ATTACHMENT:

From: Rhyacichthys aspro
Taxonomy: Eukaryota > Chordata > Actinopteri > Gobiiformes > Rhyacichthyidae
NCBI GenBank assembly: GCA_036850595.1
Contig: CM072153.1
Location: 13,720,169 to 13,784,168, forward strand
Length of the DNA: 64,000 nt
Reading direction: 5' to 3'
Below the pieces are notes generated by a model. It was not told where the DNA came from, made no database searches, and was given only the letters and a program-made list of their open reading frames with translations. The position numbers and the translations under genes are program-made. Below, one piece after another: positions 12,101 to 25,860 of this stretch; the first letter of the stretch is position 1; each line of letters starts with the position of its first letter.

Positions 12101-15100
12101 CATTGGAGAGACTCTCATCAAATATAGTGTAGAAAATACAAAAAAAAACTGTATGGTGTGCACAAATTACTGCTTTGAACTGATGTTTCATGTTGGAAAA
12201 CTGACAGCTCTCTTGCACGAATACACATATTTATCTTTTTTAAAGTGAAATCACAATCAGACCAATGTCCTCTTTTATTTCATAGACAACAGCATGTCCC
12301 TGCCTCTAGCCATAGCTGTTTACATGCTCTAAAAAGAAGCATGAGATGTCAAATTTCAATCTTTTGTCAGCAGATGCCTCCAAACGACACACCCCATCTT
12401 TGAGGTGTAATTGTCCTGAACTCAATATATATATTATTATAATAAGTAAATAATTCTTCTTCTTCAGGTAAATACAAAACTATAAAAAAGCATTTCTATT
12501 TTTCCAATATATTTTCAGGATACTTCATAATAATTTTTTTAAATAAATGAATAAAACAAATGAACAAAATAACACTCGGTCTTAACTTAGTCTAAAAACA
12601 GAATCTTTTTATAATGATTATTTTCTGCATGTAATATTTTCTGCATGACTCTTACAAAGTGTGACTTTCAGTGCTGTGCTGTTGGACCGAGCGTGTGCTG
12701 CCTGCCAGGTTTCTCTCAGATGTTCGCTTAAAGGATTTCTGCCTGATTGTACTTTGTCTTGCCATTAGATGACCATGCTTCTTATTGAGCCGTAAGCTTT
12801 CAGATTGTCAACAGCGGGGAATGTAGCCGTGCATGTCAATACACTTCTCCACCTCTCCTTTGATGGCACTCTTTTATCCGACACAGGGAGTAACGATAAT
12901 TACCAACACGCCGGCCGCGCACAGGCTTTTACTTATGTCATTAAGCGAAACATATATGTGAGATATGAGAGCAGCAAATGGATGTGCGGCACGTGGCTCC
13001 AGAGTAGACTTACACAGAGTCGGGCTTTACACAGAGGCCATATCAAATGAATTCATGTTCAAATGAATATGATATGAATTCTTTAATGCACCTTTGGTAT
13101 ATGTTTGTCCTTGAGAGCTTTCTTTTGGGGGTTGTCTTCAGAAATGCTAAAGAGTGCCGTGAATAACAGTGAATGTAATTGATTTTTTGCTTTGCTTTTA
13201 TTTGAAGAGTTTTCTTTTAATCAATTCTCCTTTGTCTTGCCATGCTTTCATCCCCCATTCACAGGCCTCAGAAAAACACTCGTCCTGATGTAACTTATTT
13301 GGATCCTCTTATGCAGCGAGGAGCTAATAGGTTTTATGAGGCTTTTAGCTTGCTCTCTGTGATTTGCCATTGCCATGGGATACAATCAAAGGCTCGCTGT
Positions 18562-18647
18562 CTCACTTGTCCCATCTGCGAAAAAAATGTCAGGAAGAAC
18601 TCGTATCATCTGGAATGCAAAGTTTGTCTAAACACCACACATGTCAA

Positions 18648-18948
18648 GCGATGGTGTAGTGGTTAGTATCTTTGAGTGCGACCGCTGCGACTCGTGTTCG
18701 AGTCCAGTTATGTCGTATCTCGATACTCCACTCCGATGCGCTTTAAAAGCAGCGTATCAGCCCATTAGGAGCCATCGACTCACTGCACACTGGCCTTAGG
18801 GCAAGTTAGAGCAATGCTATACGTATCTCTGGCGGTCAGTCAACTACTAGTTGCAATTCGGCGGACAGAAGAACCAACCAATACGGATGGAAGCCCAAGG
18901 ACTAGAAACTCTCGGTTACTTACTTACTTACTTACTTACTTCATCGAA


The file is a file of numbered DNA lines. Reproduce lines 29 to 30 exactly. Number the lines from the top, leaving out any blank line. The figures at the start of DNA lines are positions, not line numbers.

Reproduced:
18801 GCAAGTTAGAGCAATGCTATACGTATCTCTGGCGGTCAGTCAACTACTAGTTGCAATTCGGCGGACAGAAGAACCAACCAATACGGATGGAAGCCCAAGG
18901 ACTAGAAACTCTCGGTTACTTACTTACTTACTTACTTACTTCATCGAA